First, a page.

July 23 is the day the world has been anticipating for more than a year—the Opening Ceremonies of the 2020 Summer Olympic Games in Tokyo. The Opening Ceremony is the start of the highly anticipated tradition, as nations across the globe come together and enjoy the success of their top athletes. And with the games, comes a range of new architectural projects. This makes for an exciting time for many in the glass and glazing industry, who may be interested in seeing such projects showcased on the world stage.
A number of structures were built for the Tokyo Olympics. The events will take place in a total of 43 venues – including eight new permanent structures, 25 existing venues and 10 temporary sites. Silicone and sealant provider Dow serviced several venues for the Games, including the Olympic Stadium, Ariake Arena, Tokyo Aquatics Centre and the Ariake Gymnastics Centre. The Ariake Gymnastics Centre, which incorporates multiple Dow technologies, will be home to gymnastics, rhythmic gymnastics and trampoline competitions.
Japanese architect Kengo Kuma was selected to design the Olympic Stadium. Designed with the intent to make the venue entirely powered by renewable energy and as sustainable as possible, it has been reported that the roof’s glass-like solar panels will fuel electricity, and rainwater will be collected in underground tanks and irrigate the turf on the stadium’s playing fields.
The 1964 Olympics Yoyogi National Gymnasium and 2020 Olympics Tokyo Aquatics Centre are two Tokyo Olympic swimming venues designed by father, Kenzo Tange, and son, Paul Noritaka Tange, respectively. The Yoyogi National Gymnasium’s roof was designed with a cable structure — suspending the roof by tension to achieve a large space. This system was typically used for bridges, but no one had ever attempted to use a suspension structure over such a large space in a building, according to the architectural firm. The gymnasium was recently designated to be registered as an Important Cultural Property and will hold the Tokyo 2020 Olympic Handball and Paralympic Badminton and Rugby Games.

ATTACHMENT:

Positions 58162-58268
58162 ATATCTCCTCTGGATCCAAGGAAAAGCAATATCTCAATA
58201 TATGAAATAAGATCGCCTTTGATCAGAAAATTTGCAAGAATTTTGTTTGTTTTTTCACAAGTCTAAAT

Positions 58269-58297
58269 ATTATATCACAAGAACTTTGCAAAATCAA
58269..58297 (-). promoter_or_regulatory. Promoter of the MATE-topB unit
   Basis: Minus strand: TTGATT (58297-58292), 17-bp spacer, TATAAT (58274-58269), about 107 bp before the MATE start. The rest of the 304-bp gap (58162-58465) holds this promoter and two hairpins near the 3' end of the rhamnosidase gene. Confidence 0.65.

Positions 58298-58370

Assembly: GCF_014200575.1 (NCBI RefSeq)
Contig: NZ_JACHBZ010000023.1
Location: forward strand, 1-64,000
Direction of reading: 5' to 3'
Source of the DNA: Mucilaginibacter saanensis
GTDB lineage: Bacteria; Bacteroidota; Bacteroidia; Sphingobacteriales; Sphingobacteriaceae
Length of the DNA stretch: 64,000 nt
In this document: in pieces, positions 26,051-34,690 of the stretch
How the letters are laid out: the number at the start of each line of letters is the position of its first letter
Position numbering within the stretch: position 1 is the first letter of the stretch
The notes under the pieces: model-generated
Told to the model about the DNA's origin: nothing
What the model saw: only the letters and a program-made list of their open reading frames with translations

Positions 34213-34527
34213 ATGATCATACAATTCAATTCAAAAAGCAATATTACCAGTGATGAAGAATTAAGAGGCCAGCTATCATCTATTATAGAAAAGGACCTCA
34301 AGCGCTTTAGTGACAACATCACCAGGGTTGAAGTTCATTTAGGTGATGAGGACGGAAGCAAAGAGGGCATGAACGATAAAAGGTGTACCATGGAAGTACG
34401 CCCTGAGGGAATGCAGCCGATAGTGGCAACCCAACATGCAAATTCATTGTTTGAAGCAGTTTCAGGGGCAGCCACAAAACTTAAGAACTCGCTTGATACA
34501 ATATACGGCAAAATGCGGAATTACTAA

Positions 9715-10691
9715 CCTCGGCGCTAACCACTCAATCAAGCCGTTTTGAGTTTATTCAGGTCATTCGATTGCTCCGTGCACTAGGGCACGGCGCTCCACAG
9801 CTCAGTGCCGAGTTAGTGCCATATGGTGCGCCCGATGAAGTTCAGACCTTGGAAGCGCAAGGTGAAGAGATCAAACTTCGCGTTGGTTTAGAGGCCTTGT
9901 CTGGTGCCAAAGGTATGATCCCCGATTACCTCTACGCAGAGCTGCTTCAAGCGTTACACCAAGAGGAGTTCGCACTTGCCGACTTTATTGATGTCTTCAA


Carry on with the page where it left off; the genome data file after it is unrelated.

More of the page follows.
In addition to the new structures in Tokyo, other related construction was recently completed in the U.S. A $91 million, 60,000 square foot U.S. Olympic & Paralympic Museum opened last year in Colorado to celebrate the journey and achievements of the athletes who represent the country. Designed by New York firm Diller Scofidio + Renfro, the façade’s exterior cladding consists of 9,000 panels of reflective, anodized aluminum. Each sheet is angled slightly above the one next to it, which shadows and reflects in accordance to daylight. Façade suppliers were MG McGrath, Alucoil, Oldcastle BuildingEnvelope® and Viracon. MG McGrath Architectural Glass & Glazing provided and installed over 11,000 square feet of Oldcastle Resliance Cassette curtainwall framing with Viracon VE1-85 insulating glass and spandrel.